Additionally, if a facility is regulated under the SPCC rule the facility owner or operator may also be required to submit a report to the EPA Regional Administrator when oil is discharged to navigable waters or adjoining shorelines as follows:

  • A single discharge greater than 1,000 U.S. gallons or
  • Two discharges, each greater than 42 U.S. gallons occurring within any twelve-month period

Finally, there may be other Federal, State and Local oil spill reporting requirements depending on facility locations.

State Authorization

Implementation of CWA Section 311 cannot be delegated to states or tribes.  However, states or tribes may implement their own oil spill prevention and spill notification requirements that may be consistent or more stringent to the SPCC rule.  Please check with your state or tribal government to see if they have any state- or tribe-only requirements related to prevention and control of oil and associated reporting of discharges/spills.

More Resources

Additional SPCC Rule Reference Material (EPA). Reference material provided on this web page may help facilities better understand SPCC requirements and EPA's positions on the implementation of the SPCC rule.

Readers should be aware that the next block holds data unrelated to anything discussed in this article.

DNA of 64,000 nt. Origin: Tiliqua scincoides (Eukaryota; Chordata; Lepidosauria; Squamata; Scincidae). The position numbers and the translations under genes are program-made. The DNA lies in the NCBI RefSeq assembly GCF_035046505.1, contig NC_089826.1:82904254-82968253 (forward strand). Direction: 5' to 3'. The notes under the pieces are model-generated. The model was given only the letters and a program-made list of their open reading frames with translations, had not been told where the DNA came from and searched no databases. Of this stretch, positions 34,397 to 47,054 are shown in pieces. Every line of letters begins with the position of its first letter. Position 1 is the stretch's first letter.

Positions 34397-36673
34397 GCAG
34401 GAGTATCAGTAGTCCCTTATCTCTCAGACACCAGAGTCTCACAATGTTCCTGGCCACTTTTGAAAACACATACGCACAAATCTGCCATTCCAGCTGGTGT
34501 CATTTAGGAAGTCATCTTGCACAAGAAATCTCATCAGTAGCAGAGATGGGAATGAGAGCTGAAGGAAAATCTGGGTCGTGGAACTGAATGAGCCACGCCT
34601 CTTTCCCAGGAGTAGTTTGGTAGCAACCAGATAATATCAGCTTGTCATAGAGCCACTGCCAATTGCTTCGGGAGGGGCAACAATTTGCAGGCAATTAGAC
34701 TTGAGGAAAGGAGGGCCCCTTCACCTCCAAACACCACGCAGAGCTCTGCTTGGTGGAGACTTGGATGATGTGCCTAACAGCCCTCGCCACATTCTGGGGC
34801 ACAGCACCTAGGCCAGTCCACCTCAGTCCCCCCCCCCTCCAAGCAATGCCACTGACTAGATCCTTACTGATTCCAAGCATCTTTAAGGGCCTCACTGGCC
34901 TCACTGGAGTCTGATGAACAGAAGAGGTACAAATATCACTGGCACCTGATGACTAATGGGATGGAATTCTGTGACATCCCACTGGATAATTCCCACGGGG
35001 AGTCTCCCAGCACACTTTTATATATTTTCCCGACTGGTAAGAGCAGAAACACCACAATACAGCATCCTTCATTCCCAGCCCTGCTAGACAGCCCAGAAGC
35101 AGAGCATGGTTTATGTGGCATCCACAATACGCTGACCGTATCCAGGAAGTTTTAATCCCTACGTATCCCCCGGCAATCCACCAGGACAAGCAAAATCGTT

Facility Response Planning (EPA, Aug. 2002). This guide is part of a series of compliance assistance guides that the U.S. Environmental Protection Agency (EPA) developed in order to help owners and operators of facilities that store or use oil, as well as other interested people, to better understand the Federal Oil Pollution Prevention regulation.

Oil Pollution Prevention Regulation Overview (EPA). The Oil Pollution Prevention regulation sets forth requirements for prevention of, preparedness for, and response to oil discharges at specific non-transportation-related facilities.

SPCC for the Upstream Sector - Production, Drilling, and Workover (EPA). Various EPA resources, including a SPCC template.

Spill Prevention, Control, and Countermeasure (SPCC) Rule (EPA). The SPCC rule includes requirements for oil spill prevention, preparedness, and response to prevent oil discharges to navigable waters and adjoining shorelines.

SPCC Guidance for Regional Inspectors (https://www.epa.gov/oil-spills-prevention-and-preparedness-regulations/spcc-guidance-regional-inspectors )

In August 2013, EPA revised the SPCC Guidance for Regional Inspectors. This guidance is intended to assist regional inspectors in reviewing a facility's implementation of the Spill Prevention, Control, and Countermeasure (SPCC) rule at 40 CFR part 112 (PDF) (117 pp, 4.3 MB, About PDF). This document is also available to owners and operators of facilities that may be subject to the requirements of the SPCC rule and the general public. The document is designed to provide a consistent national policy on several SPCC-related issues.